BHĪKHĪ, popularly pronounced Bhikhī (30º-3'N, 75º-33'E), an old town along the Sunām-Baṭhiṇḍā road in Baṭhiṇḍā district of the Punjab, is sacred to Gurū Tegh Bahādur, who halted here for several days during one of his travels through the Mālvā region. Desū, the local chief, who had been a follower of Sultān Sakhī Sarwar, became a Sikh and served the Gurū with devotion. Gurū Tegh Bahādur gave him five arrows to be kept as a momento. It is said that after the Gurū had left Bhīkhī, Desū's wife displeased at her husband's conversion, broke and burnt the arrows. According to local tradition, this brought a curse on Desū's house with the result that his son and grandson suffered assassination at the hands of his enemies and his direct line came to an end.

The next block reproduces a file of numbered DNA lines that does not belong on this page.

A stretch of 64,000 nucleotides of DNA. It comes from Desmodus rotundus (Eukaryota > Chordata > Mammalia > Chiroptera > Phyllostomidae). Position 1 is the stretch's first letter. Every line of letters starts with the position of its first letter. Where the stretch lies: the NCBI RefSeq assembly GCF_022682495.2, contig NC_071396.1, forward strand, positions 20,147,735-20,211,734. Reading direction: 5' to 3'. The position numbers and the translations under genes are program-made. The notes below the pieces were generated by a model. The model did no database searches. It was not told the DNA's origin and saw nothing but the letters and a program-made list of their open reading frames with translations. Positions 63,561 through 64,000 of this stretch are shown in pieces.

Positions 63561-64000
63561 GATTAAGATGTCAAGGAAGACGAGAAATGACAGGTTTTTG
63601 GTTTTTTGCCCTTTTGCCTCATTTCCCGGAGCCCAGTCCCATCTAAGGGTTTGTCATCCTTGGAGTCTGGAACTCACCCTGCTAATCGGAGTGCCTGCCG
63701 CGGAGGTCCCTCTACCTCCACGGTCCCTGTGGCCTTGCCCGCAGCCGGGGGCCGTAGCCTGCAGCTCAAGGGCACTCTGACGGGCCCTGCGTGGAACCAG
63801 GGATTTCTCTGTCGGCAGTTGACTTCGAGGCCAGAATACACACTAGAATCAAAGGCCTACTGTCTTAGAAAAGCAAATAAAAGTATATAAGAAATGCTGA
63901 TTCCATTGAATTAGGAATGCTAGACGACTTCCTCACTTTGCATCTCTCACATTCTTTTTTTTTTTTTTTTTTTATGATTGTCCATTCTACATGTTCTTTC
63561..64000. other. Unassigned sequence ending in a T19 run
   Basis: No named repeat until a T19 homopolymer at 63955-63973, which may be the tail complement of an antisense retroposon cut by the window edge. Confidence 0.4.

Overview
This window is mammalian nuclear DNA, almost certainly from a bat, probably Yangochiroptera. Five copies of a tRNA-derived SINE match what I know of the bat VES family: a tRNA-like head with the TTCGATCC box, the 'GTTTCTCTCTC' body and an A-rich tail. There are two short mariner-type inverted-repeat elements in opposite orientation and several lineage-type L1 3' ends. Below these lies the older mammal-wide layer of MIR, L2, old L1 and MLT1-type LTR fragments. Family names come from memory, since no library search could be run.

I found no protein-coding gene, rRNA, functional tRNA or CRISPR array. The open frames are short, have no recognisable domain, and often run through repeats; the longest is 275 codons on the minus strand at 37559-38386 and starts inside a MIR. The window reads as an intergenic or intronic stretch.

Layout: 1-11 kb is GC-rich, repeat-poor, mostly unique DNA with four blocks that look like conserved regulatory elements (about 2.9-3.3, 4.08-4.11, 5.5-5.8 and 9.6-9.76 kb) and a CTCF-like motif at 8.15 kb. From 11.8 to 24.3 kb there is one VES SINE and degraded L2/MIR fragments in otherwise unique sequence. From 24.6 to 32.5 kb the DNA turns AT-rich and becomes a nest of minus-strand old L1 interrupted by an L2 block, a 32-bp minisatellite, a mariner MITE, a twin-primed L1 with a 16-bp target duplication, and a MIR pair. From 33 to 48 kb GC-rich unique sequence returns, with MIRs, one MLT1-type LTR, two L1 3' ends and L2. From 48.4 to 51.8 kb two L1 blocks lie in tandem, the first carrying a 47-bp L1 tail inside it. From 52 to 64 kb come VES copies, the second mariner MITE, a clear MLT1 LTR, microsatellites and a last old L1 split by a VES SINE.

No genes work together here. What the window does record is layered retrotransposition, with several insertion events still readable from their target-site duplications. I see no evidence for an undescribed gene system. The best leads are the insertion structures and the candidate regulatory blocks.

A memorial to Gurū Tegh Bahādur had been raised by his devotees at Bhīkhī. Mahārājā Karam Siṅgh (1798-1845) of Paṭiālā built a proper shrine and made land endowment for its maintenance. It is now designated Gurdwārā Sāhib Pātshāhī 9 and is located on the northern outskirts of the town near a pond. The present building, in a one-acre walled compound, consists of a square sanctum, under a four-cornered dome, and a rectangular hall, built on a high plinth.
The Gurdwārā owns 112 acres of land and is managed by the Shiromaṇī Gurdwārā Parbandhak Committee through a local committee. Besides the daily worship, special congregations occur on the first of each Bikramī month and on major anniversaries and festivals.
Major Gurmukh Siṅgh (Retd.)